Secrecy and Self-Interest: When Mediators Act Deceitfully

Babak RezaeeDaryakenari, Cameron Thies

Research output: Contribution to journalArticle

1 Citation (Scopus)

Abstract

3rd party intervention in interstate conflict is a common strategy for mitigating conflict and obtaining a final agreement. However, not all mediations are successful, leading to the development of a rich literature on the mechanisms which decrease the probability of failure in a 3rd-party intervention. Within this literature, some studies examine how a mediator’ behavior and incentives affect the result of the mediation. Virtually all these studies assume that the mediator is virtuous such that peace is the most desired outcome of a conflict for her. However, this study challenges this assumption and contends that a mediator can gain benefit from the conflict between disputants. If this benefit is adequately large to overcome the benefits of peace, then the mediator has enough incentive not to conduct the mediation toward a peaceful outcome. We develop a signaling game model to study this issue formally and test the proposed hypothesis empirically.

Original languageEnglish (US)
Pages (from-to)1-28
Number of pages28
JournalInternational Interactions
DOIs
StateAccepted/In press - Dec 20 2017

Fingerprint

secrecy
act
mediation
peace
incentive
literature

Keywords

  • International conflict
  • international mediation
  • private information
  • private interest

ASJC Scopus subject areas

  • Political Science and International Relations

Cite this

Secrecy and Self-Interest : When Mediators Act Deceitfully. / RezaeeDaryakenari, Babak; Thies, Cameron.

In: International Interactions, 20.12.2017, p. 1-28.

Research output: Contribution to journalArticle

@article{c1c545806d584d3cbd5925688a8d772d,
title = "Secrecy and Self-Interest: When Mediators Act Deceitfully",
abstract = "3rd party intervention in interstate conflict is a common strategy for mitigating conflict and obtaining a final agreement. However, not all mediations are successful, leading to the development of a rich literature on the mechanisms which decrease the probability of failure in a 3rd-party intervention. Within this literature, some studies examine how a mediator’ behavior and incentives affect the result of the mediation. Virtually all these studies assume that the mediator is virtuous such that peace is the most desired outcome of a conflict for her. However, this study challenges this assumption and contends that a mediator can gain benefit from the conflict between disputants. If this benefit is adequately large to overcome the benefits of peace, then the mediator has enough incentive not to conduct the mediation toward a peaceful outcome. We develop a signaling game model to study this issue formally and test the proposed hypothesis empirically.",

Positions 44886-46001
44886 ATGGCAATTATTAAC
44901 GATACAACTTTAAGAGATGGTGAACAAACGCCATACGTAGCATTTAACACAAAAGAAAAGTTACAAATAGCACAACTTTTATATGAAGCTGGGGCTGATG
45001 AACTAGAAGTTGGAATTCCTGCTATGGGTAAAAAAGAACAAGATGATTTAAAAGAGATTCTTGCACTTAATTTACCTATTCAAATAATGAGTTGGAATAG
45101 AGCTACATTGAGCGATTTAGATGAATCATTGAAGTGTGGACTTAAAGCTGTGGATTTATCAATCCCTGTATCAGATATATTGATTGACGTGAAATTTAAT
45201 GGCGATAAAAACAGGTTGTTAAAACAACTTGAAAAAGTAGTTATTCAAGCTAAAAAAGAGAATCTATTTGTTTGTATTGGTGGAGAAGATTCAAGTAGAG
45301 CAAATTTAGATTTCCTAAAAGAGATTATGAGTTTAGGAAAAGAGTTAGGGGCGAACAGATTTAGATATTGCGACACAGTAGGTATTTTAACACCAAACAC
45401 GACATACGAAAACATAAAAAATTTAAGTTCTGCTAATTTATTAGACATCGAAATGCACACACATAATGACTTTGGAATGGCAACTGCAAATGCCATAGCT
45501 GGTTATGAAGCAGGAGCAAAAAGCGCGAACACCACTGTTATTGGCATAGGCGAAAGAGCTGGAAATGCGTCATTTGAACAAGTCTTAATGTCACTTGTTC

keywords = "International conflict, international mediation, private information, private interest",
author = "Babak RezaeeDaryakenari and Cameron Thies",
year = "2017",
month = "12",
day = "20",
doi = "10.1080/03050629.2018.1406931",
language = "English (US)",
pages = "1--28",
journal = "International Interactions",
issn = "0305-0629",
publisher = "Taylor and Francis Ltd.",

}

TY - JOUR

T1 - Secrecy and Self-Interest

T2 - When Mediators Act Deceitfully

AU - RezaeeDaryakenari, Babak

AU - Thies, Cameron

PY - 2017/12/20

Y1 - 2017/12/20

N2 - 3rd party intervention in interstate conflict is a common strategy for mitigating conflict and obtaining a final agreement. However, not all mediations are successful, leading to the development of a rich literature on the mechanisms which decrease the probability of failure in a 3rd-party intervention. Within this literature, some studies examine how a mediator’ behavior and incentives affect the result of the mediation. Virtually all these studies assume that the mediator is virtuous such that peace is the most desired outcome of a conflict for her. However, this study challenges this assumption and contends that a mediator can gain benefit from the conflict between disputants. If this benefit is adequately large to overcome the benefits of peace, then the mediator has enough incentive not to conduct the mediation toward a peaceful outcome. We develop a signaling game model to study this issue formally and test the proposed hypothesis empirically.

AB - 3rd party intervention in interstate conflict is a common strategy for mitigating conflict and obtaining a final agreement. However, not all mediations are successful, leading to the development of a rich literature on the mechanisms which decrease the probability of failure in a 3rd-party intervention. Within this literature, some studies examine how a mediator’ behavior and incentives affect the result of the mediation. Virtually all these studies assume that the mediator is virtuous such that peace is the most desired outcome of a conflict for her. However, this study challenges this assumption and contends that a mediator can gain benefit from the conflict between disputants. If this benefit is adequately large to overcome the benefits of peace, then the mediator has enough incentive not to conduct the mediation toward a peaceful outcome. We develop a signaling game model to study this issue formally and test the proposed hypothesis empirically.

KW - International conflict

KW - international mediation

KW - private information

KW - private interest

UR - http://www.scopus.com/inward/record.url?scp=85038399221&partnerID=8YFLogxK

UR - http://www.scopus.com/inward/citedby.url?scp=85038399221&partnerID=8YFLogxK

U2 - 10.1080/03050629.2018.1406931

DO - 10.1080/03050629.2018.1406931

M3 - Article

AN - SCOPUS:85038399221

SP - 1

EP - 28

JO - International Interactions

JF - International Interactions

SN - 0305-0629

ER -